Shedding Light on Lupus

Lupus is a disease that attacks thousands of Americans yearly. Most of its victims are women of childbearing age.

“Lupus occurs more frequently in women than it does in men, though it isn’t clear why. Four types of lupus exist – systemic lupus erythematosus (SLE), discoid lupus erythematosus, drug-induced lupus erythematosus and neonatal lupus. Of these, SLE is the most common and serious form of lupus,” said the Mayo Clinic.

The cause of SLE is unknown. Some say lupus is triggered by medication or a virus that lies dormant in the body until it is activated by sunlight, physical or mental stress, streptococcal or viral infections, pregnancy or certain chemicals.

“Lupus is an autoimmune disease, which means that instead of just attacking foreign substances, such as bacteria and viruses, your immune system also turns against healthy tissue. This leads to inflammation and damage to various parts of the body, including the joints, skin, kidneys, heart, lungs, blood vessels and brain,” explained the Mayo Clinic.

The symptoms of SLE vary and include the following: non-deforming arthritis (pain and stiffness in the joints, especially the hands and feet), facial erythema (a butterfly-shaped rash that spreads across the nose and cheeks), sensitivity to light, oral or nasopharyngeal ulcerations, Raynaud’s phenomenon (fingers or toes that turn white or blue when exposed to cold or during stressful periods), shortness of breath, chest pain, anxiety, depression and memory loss.

“Drug-induced lupus results from the long-term use of certain prescription drugs. Although many medications can potentially trigger lupus, examples of drugs most clearly linked with the disease include the antipsychotic chlorpromazine, high blood pressure medications such as hydralazine, the tuberculosis drug isoniazid and the heart medication procainamide, among others. It usually takes several months or years of therapy with these drugs before symptoms appear, and even then, only a small percentage of people will ever develop lupus,” revealed the Mayo Clinic.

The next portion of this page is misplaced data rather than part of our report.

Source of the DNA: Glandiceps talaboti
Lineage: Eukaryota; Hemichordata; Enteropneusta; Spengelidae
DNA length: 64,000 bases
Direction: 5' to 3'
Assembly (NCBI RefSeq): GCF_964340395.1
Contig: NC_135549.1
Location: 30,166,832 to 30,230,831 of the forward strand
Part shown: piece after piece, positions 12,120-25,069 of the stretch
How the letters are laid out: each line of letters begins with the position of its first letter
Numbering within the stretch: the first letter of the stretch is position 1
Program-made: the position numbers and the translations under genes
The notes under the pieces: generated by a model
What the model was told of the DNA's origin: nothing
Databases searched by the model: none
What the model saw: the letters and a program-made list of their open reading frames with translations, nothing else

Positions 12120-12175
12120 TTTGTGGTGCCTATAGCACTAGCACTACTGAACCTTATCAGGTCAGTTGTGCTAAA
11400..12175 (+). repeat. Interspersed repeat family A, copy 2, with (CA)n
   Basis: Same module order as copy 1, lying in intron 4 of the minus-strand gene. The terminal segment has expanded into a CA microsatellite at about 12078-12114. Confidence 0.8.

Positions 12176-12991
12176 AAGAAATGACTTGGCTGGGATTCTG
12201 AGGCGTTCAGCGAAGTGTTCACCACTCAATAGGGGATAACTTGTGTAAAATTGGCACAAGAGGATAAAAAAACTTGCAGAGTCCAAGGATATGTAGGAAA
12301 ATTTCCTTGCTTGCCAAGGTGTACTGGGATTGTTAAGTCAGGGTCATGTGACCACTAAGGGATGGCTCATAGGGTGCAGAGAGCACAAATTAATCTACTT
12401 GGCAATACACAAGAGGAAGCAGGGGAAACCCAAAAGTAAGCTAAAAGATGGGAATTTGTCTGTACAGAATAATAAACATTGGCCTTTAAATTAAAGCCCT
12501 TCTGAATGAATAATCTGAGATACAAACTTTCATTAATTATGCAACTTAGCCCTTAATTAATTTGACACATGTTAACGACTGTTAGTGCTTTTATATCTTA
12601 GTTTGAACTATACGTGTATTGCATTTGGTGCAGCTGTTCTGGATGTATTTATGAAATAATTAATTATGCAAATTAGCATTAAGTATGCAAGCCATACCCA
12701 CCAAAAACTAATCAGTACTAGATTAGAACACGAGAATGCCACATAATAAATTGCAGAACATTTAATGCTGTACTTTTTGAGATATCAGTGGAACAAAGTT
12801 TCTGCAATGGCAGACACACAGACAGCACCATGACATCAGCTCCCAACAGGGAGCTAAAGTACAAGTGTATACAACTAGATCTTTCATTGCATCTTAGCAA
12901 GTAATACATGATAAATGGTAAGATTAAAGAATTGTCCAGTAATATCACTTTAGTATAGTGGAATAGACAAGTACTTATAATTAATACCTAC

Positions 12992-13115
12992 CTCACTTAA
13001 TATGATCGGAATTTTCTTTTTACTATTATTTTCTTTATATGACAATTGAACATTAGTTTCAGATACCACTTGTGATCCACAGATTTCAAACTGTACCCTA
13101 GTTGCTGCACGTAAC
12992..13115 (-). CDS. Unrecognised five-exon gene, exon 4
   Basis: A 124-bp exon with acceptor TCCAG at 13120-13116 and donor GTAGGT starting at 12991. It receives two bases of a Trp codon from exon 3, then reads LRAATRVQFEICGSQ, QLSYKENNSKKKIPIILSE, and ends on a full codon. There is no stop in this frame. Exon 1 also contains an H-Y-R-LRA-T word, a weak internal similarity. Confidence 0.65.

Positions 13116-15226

Untreated, the inflammation caused by lupus can affect many parts of the body, damaging the blood vessels, kidneys, lungs, heart and bones.

About 50 percent of patients develop cardiopulmonary abnormalities like pericarditis and dyspnea (shortness of breath). Other complications are myocarditis (inflammation of the heart muscle), endocarditis (inflammation of the valves or lining membrane of the heart) and pneumonitis (inflammation of the lungs). Lupus can also affect the central nervous system and lead to emotional instability, psychoses, irritability and depression.

There is no way to prevent lupus but many drugs can relieve its symptoms. Treatment depends on the signs and symptoms. See a good doctor who will explain the advantages and risks of these drugs.

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